Paige is now six years old and in kindergarten. “She’s perfect now. Unless you saw her scar, you would never know what she had been through,” Dwight remarked.

In order to donate fresh whole blood for Paige’s surgery, Dwight needed to interrupt his usual platelet donation schedule. He is now working towards his usual twice a month platelet donation schedule. He credits the early Saturday morning donation hours at the Christiana Donor Center for allowing him time to donate and return home early enough to enjoy time with his family, which now also includes his three year old son.

On January 16, 2015, Dwight donated his 16th gallon of platelets at the Blood Bank of Delmarva.

William Penn Students Going for Record Again

February 23, 2015 – On Tuesday, February 24, students and staff from William Penn High School in New Castle, Del., hope to continue to break local records by holding the largest one-day high school blood drive on Delmarva for the ninth year in a row.

This year’s drive will be held from 7:30 a.m. to 3:00 p.m. in the school’s gymnasium. In 2014, 174 donors donated the gift of life at the annual February drive. This year’s schedule allows for 250 appointments throughout the day and the schedule is already full.

“We are grateful to all of the high schools and colleges that participate in our school blood drive program. William Penn High School has always set the standard in recruiting student donors and reminding them why it is important to give blood,” said Kelly Sakiewicz, School Program Coordinator at Blood Bank of Delmarva. “We hope that all of the students who participate have a great, first-time experience and will continue to give blood on a regular basis. We are hoping to build a foundation that grows into dedicated life savers for years to come.”

During the previous school year (September 2013 to May 2014), 75 high schools and 11 colleges throughout Delmarva hosted 139 blood drives resulting in 8,227 whole blood and ALYX donations.

The School Blood Drive Program provides 11% of the blood supply in the Delmarva region.  The program started in 1984 with just 140 donations at two schools.

Jenn, Middletown, DE

Jenn Boileau

“I received a blood transfusion when I gave birth to my first daughter, and it saved my life,” said Jenn Boileau of Middletown.

After a generally normal pregnancy, a delivery which began fairly well on Dec. 21, 2002, took a dramatic turn. Jenn’s labor became extremely difficult and prolonged. Her baby, Taylor, was very large, got stuck in the birth canal, and in a life-saving measure, doctors had to break her clavicle in order to deliver her.

Jenn felt fine the first few hours after delivery – weak and tired to be sure – but later began experiencing extreme pain in her abdomen.

“The pain was unlike anything I had ever encountered. Honestly, it felt like I was going to deliver another baby,” she said.

So she buzzed the nurse, who entered the room to a terrible sight – Jenn was in the midst of a postpartum hemorrhage. Her uterus had never contracted after the delivery. Instead, it kept filling with blood, and Jenn was passing massive, grapefruit-sized clots of blood.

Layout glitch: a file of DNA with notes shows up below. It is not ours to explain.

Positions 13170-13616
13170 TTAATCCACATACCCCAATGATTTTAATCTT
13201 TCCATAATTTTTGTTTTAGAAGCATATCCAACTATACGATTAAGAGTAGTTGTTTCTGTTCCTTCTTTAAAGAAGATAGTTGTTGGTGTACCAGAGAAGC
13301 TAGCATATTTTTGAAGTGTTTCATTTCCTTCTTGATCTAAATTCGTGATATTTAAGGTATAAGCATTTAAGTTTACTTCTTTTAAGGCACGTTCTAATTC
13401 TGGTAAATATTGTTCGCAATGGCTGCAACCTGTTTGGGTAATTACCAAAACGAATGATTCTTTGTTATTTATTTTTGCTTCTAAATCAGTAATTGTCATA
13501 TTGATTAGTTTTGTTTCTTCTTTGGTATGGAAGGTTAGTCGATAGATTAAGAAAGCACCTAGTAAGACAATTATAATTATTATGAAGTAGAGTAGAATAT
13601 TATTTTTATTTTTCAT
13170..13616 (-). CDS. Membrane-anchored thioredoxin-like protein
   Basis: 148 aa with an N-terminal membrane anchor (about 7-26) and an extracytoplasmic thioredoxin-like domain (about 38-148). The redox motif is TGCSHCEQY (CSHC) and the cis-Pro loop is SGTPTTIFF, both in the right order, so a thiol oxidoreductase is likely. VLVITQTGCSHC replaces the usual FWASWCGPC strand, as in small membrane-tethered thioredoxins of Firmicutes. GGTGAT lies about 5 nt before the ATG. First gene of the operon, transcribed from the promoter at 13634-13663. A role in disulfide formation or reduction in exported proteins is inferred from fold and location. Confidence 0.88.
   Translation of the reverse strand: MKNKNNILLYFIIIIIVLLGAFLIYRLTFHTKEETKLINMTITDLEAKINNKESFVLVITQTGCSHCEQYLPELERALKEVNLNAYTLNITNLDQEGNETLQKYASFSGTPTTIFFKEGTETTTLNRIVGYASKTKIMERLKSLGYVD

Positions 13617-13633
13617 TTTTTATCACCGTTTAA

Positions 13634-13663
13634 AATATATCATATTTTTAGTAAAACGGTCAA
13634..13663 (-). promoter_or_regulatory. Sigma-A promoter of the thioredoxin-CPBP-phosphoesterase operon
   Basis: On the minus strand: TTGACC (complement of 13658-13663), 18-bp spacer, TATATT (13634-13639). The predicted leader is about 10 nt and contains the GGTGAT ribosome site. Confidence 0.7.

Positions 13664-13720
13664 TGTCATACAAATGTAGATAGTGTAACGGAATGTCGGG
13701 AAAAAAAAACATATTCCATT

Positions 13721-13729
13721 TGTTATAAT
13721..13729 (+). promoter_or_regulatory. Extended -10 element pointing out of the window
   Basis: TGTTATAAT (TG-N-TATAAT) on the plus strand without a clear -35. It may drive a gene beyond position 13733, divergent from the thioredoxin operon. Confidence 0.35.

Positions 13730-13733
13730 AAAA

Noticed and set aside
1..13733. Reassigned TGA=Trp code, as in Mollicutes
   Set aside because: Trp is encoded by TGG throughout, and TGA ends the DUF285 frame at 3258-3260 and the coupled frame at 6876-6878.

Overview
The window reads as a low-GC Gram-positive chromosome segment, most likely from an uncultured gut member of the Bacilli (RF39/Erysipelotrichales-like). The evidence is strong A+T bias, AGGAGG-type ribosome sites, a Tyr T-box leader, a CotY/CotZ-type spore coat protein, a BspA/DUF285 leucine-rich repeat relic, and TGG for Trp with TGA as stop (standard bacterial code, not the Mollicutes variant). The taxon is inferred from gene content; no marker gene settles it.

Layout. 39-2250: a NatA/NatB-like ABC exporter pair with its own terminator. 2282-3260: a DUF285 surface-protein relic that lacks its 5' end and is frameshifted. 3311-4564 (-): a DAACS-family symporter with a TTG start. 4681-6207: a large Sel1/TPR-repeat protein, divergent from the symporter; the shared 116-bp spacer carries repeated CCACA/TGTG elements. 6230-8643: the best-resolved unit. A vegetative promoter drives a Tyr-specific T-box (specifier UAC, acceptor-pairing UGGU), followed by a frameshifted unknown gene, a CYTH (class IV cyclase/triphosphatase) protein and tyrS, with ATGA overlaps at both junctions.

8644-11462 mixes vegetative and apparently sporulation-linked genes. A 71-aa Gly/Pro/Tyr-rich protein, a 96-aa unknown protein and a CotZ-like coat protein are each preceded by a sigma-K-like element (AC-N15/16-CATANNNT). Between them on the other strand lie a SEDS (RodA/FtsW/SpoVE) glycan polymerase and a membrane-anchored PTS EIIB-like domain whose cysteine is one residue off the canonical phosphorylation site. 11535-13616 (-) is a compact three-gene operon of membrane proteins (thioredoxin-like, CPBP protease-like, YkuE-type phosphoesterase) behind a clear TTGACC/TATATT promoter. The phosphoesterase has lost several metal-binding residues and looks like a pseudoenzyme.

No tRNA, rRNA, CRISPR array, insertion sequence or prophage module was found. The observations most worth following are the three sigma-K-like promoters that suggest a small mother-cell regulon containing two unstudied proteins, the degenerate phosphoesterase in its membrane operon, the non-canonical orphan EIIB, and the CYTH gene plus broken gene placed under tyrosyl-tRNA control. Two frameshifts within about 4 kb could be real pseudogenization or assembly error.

She was transferred to the ICU, where efforts to stop the bleeding began immediately. At one point, Jenn heard a physician say, “If this bleeding doesn’t get under control, we’re going to have to do an emergency hysterectomy” – horrifying words to a 28-year-old, first-time mother who wanted more children.

At that point, nurses rushed in with bags of blood, and the transfusion began.

“Everything settled down. My body calmed down,” she said. “I remember looking at the bags of blood, thinking ‘thank you, thank you’ to whoever had given me this second chance.”

Jenn stabilized. She was able to leave the hospital less than two days later.

“When it happened, it was fast and the blood was right there. If there was no blood, I would’ve had a hysterectomy, and I would’ve never had my other two daughters. I never thought I’d be a blood recipient. You never think you’re going to need it. The blood saved me, and my life with my family would not be what it is today.”



Gwen, Milford, DE

Gwen Guerke of Milford has donated platelets for 16 years.

“My son Danny had leukemia. He died from it,” she explained. “He was at Hahnemann University Hospital. At the time I didn’t know that leukemia patients use platelets. They had a small donation room right there where I could donate. I had never even donated blood before.”

Critically needed for cancer and leukemia patients, platelets only have a five-day shelf life. Adding to the urgent need for platelets is that not everyone can donate. Donors must meet certain eligibility requirements, including having a platelet count ratio conducive to giving.

During a platelet donation, a small amount of blood drawn from the arm is passed through a machine that collects platelets and plasma and returns red blood cells with saline to the donor. The whole process takes 1.5 to 2 hours, so BBD offers a selection of movies and wifi to donors to pass the time.

In January 2014, the staff at the Dover Donor Center recognized Guerke for her 100th platelet donation. She’s now recorded 125 successful donations, and shows no sign of stopping.

“Here, I was encouraged to donate platelets rather than whole blood because not everyone can,” Guerke added. “I try to do it at least once a month because I know people need it, not just leukemia patients but patients with all kinds of cancers. Once after a donation, the phlebotomist told me my platelets were going right up to a child at Nemours/Alfred I duPont Hospital for Children.”